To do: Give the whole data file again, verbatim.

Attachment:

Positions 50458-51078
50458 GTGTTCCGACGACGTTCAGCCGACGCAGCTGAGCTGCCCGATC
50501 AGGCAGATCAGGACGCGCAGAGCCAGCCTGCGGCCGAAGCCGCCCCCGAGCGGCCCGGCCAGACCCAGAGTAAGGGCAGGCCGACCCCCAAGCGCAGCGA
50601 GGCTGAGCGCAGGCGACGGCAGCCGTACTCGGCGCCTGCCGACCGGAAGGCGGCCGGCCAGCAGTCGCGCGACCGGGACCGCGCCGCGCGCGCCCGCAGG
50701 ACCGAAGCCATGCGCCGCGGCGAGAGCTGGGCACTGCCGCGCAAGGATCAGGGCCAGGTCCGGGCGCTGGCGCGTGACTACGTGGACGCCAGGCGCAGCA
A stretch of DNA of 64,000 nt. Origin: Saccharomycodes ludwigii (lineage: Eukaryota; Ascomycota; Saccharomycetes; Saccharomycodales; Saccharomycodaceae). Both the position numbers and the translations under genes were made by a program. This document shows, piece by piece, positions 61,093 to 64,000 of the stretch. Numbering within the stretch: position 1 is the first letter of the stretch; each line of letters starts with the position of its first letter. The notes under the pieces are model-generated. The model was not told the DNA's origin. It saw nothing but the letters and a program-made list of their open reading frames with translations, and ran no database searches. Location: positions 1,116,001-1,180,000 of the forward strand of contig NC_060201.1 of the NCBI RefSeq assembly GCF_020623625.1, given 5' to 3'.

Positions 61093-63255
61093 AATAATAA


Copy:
Positions 50458-51078
50458 GTGTTCCGACGACGTTCAGCCGACGCAGCTGAGCTGCCCGATC
50501 AGGCAGATCAGGACGCGCAGAGCCAGCCTGCGGCCGAAGCCGCCCCCGAGCGGCCCGGCCAGACCCAGAGTAAGGGCAGGCCGACCCCCAAGCGCAGCGA
50601 GGCTGAGCGCAGGCGACGGCAGCCGTACTCGGCGCCTGCCGACCGGAAGGCGGCCGGCCAGCAGTCGCGCGACCGGGACCGCGCCGCGCGCGCCCGCAGG
50701 ACCGAAGCCATGCGCCGCGGCGAGAGCTGGGCACTGCCGCGCAAGGATCAGGGCCAGGTCCGGGCGCTGGCGCGTGACTACGTGGACGCCAGGCGCAGCA
A stretch of DNA of 64,000 nt. Origin: Saccharomycodes ludwigii (lineage: Eukaryota; Ascomycota; Saccharomycetes; Saccharomycodales; Saccharomycodaceae). Both the position numbers and the translations under genes were made by a program. This document shows, piece by piece, positions 61,093 to 64,000 of the stretch. Numbering within the stretch: position 1 is the first letter of the stretch; each line of letters starts with the position of its first letter. The notes under the pieces are model-generated. The model was not told the DNA's origin. It saw nothing but the letters and a program-made list of their open reading frames with translations, and ran no database searches. Location: positions 1,116,001-1,180,000 of the forward strand of contig NC_060201.1 of the NCBI RefSeq assembly GCF_020623625.1, given 5' to 3'.

Positions 61093-63255
61093 AATAATAA